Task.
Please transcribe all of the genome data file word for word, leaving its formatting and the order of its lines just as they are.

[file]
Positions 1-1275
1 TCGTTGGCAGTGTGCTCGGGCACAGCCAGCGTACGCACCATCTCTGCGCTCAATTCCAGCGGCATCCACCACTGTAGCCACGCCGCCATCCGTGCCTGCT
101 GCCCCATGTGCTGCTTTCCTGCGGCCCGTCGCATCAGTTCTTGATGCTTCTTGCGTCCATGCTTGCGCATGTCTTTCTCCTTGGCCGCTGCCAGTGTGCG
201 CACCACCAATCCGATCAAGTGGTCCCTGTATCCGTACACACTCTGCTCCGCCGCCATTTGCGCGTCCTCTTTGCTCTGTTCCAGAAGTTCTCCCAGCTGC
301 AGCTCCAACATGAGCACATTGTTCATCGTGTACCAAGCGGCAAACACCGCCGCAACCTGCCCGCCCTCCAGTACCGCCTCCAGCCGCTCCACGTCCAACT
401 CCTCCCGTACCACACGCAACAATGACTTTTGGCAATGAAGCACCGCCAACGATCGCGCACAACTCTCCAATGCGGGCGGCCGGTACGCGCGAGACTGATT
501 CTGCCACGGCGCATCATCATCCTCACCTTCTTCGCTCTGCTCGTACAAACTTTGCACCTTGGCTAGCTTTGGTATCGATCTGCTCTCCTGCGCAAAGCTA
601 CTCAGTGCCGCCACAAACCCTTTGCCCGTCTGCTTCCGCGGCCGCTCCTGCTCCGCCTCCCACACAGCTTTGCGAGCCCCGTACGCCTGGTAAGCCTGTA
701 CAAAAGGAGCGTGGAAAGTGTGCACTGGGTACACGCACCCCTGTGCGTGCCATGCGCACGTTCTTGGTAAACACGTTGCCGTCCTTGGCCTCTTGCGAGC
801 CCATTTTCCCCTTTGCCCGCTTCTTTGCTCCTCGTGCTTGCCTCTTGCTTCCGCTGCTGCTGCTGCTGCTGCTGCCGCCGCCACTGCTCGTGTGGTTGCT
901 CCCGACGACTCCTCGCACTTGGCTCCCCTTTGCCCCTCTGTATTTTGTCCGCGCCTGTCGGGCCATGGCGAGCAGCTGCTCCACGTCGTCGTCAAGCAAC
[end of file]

Positions 1-1275
1 TCGTTGGCAGTGTGCTCGGGCACAGCCAGCGTACGCACCATCTCTGCGCTCAATTCCAGCGGCATCCACCACTGTAGCCACGCCGCCATCCGTGCCTGCT
101 GCCCCATGTGCTGCTTTCCTGCGGCCCGTCGCATCAGTTCTTGATGCTTCTTGCGTCCATGCTTGCGCATGTCTTTCTCCTTGGCCGCTGCCAGTGTGCG
201 CACCACCAATCCGATCAAGTGGTCCCTGTATCCGTACACACTCTGCTCCGCCGCCATTTGCGCGTCCTCTTTGCTCTGTTCCAGAAGTTCTCCCAGCTGC
301 AGCTCCAACATGAGCACATTGTTCATCGTGTACCAAGCGGCAAACACCGCCGCAACCTGCCCGCCCTCCAGTACCGCCTCCAGCCGCTCCACGTCCAACT
401 CCTCCCGTACCACACGCAACAATGACTTTTGGCAATGAAGCACCGCCAACGATCGCGCACAACTCTCCAATGCGGGCGGCCGGTACGCGCGAGACTGATT
501 CTGCCACGGCGCATCATCATCCTCACCTTCTTCGCTCTGCTCGTACAAACTTTGCACCTTGGCTAGCTTTGGTATCGATCTGCTCTCCTGCGCAAAGCTA
601 CTCAGTGCCGCCACAAACCCTTTGCCCGTCTGCTTCCGCGGCCGCTCCTGCTCCGCCTCCCACACAGCTTTGCGAGCCCCGTACGCCTGGTAAGCCTGTA
701 CAAAAGGAGCGTGGAAAGTGTGCACTGGGTACACGCACCCCTGTGCGTGCCATGCGCACGTTCTTGGTAAACACGTTGCCGTCCTTGGCCTCTTGCGAGC
801 CCATTTTCCCCTTTGCCCGCTTCTTTGCTCCTCGTGCTTGCCTCTTGCTTCCGCTGCTGCTGCTGCTGCTGCTGCCGCCGCCACTGCTCGTGTGGTTGCT
901 CCCGACGACTCCTCGCACTTGGCTCCCCTTTGCCCCTCTGTATTTTGTCCGCGCCTGTCGGGCCATGGCGAGCAGCTGCTCCACGTCGTCGTCAAGCAAC